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Moral Relativism: A Reader 1st Edition
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And, clearly, this is a topic where the clarity and patience you find in this collection is sorely needed. Relativism is something about which there is a lot of discussion in academia, in the media, and in everyday conversation. But rarely, if ever, do people discuss what they think relativism really is. This is where this anthology can be very helpful, for many of these papers go to great pains to spell out just what relativism is and why it may or may not be a defensible position. The way to get at relativism is to look at various common-sense ideas that are connected to relativism: that the same thing can be right for people in one group and wrong for people in another, that morality is relative to a person's group, that there is no single true morality, that morality isn't objective, etc. And it is also important to focus, as many of these papers do, on the fact that moral relativism is not simply a matter of the sociological and anthropological facts about moral disagreement and differences. These facts are often take to suggest relativism, but it is important to recognize that they do not immediately imply it. Relativism is one possible response to these facts about disagreement and differences in moral codes between different groups of people.Read more ›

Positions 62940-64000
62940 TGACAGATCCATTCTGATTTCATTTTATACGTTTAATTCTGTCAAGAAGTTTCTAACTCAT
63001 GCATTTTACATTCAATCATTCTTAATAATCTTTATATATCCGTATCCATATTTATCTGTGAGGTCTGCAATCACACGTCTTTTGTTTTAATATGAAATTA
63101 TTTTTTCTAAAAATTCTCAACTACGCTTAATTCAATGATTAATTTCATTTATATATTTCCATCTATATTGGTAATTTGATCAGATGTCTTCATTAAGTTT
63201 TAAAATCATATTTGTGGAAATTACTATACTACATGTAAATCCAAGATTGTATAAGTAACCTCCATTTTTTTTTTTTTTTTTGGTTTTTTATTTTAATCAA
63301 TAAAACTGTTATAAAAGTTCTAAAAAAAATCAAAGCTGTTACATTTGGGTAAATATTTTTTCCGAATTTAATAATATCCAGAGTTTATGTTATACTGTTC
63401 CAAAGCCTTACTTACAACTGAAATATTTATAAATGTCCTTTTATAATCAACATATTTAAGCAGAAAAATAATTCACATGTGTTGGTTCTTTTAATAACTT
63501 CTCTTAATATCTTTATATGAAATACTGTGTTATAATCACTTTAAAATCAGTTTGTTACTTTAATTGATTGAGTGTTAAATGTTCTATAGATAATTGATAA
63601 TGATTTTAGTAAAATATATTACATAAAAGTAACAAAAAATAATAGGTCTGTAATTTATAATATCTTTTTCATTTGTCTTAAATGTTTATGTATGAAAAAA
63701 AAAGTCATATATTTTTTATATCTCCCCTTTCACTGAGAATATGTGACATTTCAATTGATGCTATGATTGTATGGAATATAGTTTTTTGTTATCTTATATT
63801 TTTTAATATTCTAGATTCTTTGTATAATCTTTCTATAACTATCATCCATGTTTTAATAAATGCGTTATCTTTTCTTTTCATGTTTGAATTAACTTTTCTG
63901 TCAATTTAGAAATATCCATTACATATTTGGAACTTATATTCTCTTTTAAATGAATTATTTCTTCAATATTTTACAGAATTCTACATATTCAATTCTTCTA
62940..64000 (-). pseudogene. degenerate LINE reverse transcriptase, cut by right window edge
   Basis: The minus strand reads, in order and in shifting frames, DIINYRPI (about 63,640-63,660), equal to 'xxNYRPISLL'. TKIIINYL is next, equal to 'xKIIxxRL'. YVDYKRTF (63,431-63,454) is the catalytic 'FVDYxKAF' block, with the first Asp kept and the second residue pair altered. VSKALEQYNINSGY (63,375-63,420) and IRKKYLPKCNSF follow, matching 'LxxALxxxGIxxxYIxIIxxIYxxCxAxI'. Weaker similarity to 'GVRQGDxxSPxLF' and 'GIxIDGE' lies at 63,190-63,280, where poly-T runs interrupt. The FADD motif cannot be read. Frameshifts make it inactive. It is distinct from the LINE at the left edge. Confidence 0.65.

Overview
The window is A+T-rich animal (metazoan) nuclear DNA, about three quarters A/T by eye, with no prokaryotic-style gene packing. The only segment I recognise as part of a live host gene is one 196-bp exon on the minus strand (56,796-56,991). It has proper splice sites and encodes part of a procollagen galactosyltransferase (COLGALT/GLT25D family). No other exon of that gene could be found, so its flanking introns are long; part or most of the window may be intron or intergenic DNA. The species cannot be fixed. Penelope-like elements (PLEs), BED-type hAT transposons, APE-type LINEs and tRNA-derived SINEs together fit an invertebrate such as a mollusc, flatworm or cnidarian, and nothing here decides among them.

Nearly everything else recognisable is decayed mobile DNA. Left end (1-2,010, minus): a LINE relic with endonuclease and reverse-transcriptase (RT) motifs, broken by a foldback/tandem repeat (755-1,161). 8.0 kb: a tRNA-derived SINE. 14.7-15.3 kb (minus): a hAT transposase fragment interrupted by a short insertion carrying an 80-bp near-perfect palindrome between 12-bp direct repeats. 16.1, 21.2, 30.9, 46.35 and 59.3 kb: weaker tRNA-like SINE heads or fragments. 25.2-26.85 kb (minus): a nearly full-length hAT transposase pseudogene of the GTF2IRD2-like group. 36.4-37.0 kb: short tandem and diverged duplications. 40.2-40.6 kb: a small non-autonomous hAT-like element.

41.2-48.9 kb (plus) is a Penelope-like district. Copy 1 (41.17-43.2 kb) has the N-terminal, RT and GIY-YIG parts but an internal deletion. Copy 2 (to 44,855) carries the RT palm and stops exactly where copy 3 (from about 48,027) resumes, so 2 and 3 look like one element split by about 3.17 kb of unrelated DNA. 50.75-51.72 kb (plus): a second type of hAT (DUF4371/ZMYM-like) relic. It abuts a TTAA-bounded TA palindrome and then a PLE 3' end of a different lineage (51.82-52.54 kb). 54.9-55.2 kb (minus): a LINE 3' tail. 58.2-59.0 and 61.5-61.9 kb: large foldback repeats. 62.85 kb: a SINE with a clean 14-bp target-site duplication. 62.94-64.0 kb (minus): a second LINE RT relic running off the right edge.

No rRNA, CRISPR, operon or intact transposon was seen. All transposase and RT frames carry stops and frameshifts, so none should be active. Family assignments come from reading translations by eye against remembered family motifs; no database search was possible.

Some of the selections of this reader are excellent, tightly (but not necessarily correctly) argued intro-level articles, particularly the pieces by Harman, Mackie, Scanlon, Nagel and Nussbaum (all very accomplished writers in this area). Others are not as well-written or tightly argued, but they nevertheless raise the crucial issues at stake in discussion of moral relativism, and, therefore, have at least a pedagogical value. Overall a solid starting point for those with a serious interest and willing to think about the issues in detail.
So I skipped to the final section, which is purported to be "a case study on female circumcision/genital mutilation that vividly brings into focus the practical aspects and implications of moral relativism." It sure looked more "user friendly". But the case study isn't really much of a case study as it is a poorly thought out argument against using moral relativism to defend these practices. It's been 15 years since I took my last philosophy course in college, but even I noticed the glaring logic errors used one after another in this argument.
I don't think I've ever been this dissatisfied with a book, so I felt I had to write a review to warn you to stay away!